The dust kicked up during the presidential campaign has obscured this hard fact about the readiness of the American military to go to war:
The Army, Navy, Air Force and Marine Corps today are all in the midst of the biggest peacetime modernization program ever funded.
Congress and the Pentagon, after years of division, are allied in the drive to force the services to fix up the weapons on hand, even if this means foregoing the pet projects of generals, admirals and politicians.
The Joint Chiefs of Staff last month get the key to readiness they have been requesting for years -- more pay for the troops and bonuses for the specialists who keep tanks rolling, ships steaming, planes flying.
The mountain of ammunition shot up during the Vietnam war, including tons that were supposed to stay in Europe to stop a Soviet attack, is building up again.
The report cards showing how ready an outfit is for war are paper estimates which do not tell how the troops would fight when the shooting actually starts. w
"My battalion in one of the hottest fire fights in Vietnam went C-4 during the firefight," recalls Lt. Gen. P.X. Kelley, now commander of the Rapid Deployment Force. "I didn't tell the troops because they were doing so well." A C-4 rating means the unit "cannot effectively perform the wartime mission for which it is organized," to quote the Pentagonese.
And finally, it is a fact obscured by the campaign rhetoric that no army, including the Russian one, can be kept raring to go in peacetime. The troops know the enemy is not at the gate no matter how much their sergeants and officers scream at them to shape up.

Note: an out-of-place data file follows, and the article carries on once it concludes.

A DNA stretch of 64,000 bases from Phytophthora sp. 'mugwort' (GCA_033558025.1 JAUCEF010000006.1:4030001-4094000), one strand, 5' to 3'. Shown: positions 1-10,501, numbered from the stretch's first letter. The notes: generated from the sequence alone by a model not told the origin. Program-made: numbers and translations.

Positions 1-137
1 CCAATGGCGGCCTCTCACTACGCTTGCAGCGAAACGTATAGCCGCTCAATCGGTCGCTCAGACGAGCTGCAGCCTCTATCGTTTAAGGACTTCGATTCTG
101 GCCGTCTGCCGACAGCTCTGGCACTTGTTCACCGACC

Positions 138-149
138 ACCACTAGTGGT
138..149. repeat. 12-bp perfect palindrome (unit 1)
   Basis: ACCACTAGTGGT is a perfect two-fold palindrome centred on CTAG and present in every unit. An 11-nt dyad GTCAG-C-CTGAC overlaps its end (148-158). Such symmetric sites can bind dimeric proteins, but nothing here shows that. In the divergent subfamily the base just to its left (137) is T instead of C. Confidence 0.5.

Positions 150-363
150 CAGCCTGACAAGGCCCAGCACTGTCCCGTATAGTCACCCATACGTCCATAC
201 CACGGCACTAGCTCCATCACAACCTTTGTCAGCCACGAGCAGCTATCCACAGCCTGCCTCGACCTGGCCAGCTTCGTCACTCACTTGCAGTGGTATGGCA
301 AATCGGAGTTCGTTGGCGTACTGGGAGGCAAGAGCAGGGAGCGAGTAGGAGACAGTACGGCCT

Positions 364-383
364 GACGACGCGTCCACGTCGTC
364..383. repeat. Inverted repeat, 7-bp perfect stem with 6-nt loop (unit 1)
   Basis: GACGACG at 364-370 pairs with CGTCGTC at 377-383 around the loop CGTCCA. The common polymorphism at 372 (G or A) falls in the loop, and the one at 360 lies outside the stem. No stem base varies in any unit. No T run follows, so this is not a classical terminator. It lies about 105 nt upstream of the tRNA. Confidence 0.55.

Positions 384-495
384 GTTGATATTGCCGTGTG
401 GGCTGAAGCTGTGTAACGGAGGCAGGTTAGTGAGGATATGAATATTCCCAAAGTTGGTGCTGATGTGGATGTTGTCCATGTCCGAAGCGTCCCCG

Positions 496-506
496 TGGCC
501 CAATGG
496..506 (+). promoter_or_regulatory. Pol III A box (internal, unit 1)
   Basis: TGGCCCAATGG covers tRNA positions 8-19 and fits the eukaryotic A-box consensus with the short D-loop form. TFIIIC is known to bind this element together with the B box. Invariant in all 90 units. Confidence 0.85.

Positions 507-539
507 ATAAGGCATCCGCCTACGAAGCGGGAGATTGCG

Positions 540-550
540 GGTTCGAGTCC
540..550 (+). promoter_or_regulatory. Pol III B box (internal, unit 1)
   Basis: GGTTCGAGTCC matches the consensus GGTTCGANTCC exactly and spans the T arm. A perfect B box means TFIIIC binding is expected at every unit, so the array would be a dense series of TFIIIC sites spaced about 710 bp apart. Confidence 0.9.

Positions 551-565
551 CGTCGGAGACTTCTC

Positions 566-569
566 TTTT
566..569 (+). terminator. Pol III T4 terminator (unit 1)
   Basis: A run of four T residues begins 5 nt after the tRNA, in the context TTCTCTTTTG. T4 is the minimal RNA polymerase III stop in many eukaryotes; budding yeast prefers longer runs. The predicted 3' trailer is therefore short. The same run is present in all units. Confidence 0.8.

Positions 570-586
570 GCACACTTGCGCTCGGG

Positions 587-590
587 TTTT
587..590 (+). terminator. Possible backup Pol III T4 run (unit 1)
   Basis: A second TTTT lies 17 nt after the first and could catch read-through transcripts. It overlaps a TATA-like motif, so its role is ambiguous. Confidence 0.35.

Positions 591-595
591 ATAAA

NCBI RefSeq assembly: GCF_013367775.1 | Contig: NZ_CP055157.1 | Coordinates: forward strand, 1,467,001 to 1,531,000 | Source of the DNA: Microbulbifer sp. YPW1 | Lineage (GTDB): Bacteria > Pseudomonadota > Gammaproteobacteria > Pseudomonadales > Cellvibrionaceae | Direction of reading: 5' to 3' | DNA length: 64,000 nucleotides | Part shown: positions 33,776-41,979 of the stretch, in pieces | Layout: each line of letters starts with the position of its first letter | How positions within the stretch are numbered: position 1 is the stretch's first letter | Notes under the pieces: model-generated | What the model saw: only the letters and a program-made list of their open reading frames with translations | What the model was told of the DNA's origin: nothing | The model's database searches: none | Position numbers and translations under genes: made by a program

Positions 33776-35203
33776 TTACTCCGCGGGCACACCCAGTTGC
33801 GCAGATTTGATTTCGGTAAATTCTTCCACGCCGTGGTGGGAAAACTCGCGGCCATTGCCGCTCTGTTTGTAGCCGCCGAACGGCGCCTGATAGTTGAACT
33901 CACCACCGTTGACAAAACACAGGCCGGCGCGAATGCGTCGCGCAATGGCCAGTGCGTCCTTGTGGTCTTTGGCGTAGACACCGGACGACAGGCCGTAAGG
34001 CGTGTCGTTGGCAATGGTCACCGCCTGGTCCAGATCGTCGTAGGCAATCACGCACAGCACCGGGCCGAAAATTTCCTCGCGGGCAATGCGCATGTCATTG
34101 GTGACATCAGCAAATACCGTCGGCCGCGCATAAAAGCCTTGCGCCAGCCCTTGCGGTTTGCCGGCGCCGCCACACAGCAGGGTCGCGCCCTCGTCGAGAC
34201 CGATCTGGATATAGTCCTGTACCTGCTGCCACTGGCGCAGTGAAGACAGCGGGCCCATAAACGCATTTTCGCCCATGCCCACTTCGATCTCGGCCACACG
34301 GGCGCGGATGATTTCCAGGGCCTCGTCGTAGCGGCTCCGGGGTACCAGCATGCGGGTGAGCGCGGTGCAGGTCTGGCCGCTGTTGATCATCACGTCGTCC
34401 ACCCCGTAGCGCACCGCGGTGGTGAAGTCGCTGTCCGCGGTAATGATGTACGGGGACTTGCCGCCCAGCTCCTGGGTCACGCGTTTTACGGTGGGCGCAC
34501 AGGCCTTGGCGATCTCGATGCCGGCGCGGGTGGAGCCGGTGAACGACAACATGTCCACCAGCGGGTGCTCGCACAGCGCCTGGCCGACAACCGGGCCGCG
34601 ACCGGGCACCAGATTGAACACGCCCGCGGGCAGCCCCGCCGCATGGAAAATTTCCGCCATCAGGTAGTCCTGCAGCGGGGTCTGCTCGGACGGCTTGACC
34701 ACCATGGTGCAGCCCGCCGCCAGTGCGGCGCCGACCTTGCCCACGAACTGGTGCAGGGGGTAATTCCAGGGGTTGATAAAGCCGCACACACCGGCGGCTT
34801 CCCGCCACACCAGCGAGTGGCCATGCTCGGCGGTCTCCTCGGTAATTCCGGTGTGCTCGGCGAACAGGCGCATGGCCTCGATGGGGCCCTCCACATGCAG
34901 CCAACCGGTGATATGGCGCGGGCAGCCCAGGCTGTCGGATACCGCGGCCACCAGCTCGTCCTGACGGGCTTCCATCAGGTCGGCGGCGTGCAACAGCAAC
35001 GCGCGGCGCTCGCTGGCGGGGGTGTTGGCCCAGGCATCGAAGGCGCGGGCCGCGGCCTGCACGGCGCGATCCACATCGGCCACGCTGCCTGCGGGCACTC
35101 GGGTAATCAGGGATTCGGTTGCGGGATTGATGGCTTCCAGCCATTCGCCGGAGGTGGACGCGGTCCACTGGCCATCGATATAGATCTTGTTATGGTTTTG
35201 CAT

So what is all this gloom and doom about readiness, the term applied to the World War II type forces, not the nuclear missiles and bombers that constitute the "strategic" part of the arsenal?
Is it not true that American troops facing the Russians along the NATO front have only enough ammunition to fight full blast for a few weeks? That half the first-line fighter planes are not ready to fight for want of spare parts? That some warships stay tied up at the dock for lack of sailors skilled enough to sail them? That Marines are short of ships for taking them from here to there? That the Army chief of staff has called his Army "hollow?" That the Pentagon's bean counters have rated six of the nation's stateside divisions far from ready to fight?
All true. Some of the news is bad and getting worse. But more of it is getting better.
Take ammunition. "We shot up all our ammunition in Vietnam," said one top Army general in a bit of overstatement, "but now we're getting it back."
Thousands of antitank missiles and tons of ammunition have been sent to Europe since Vietnam. True, there is still not enough there. But the campaign has focused only on the empty half of the glass, not the full half.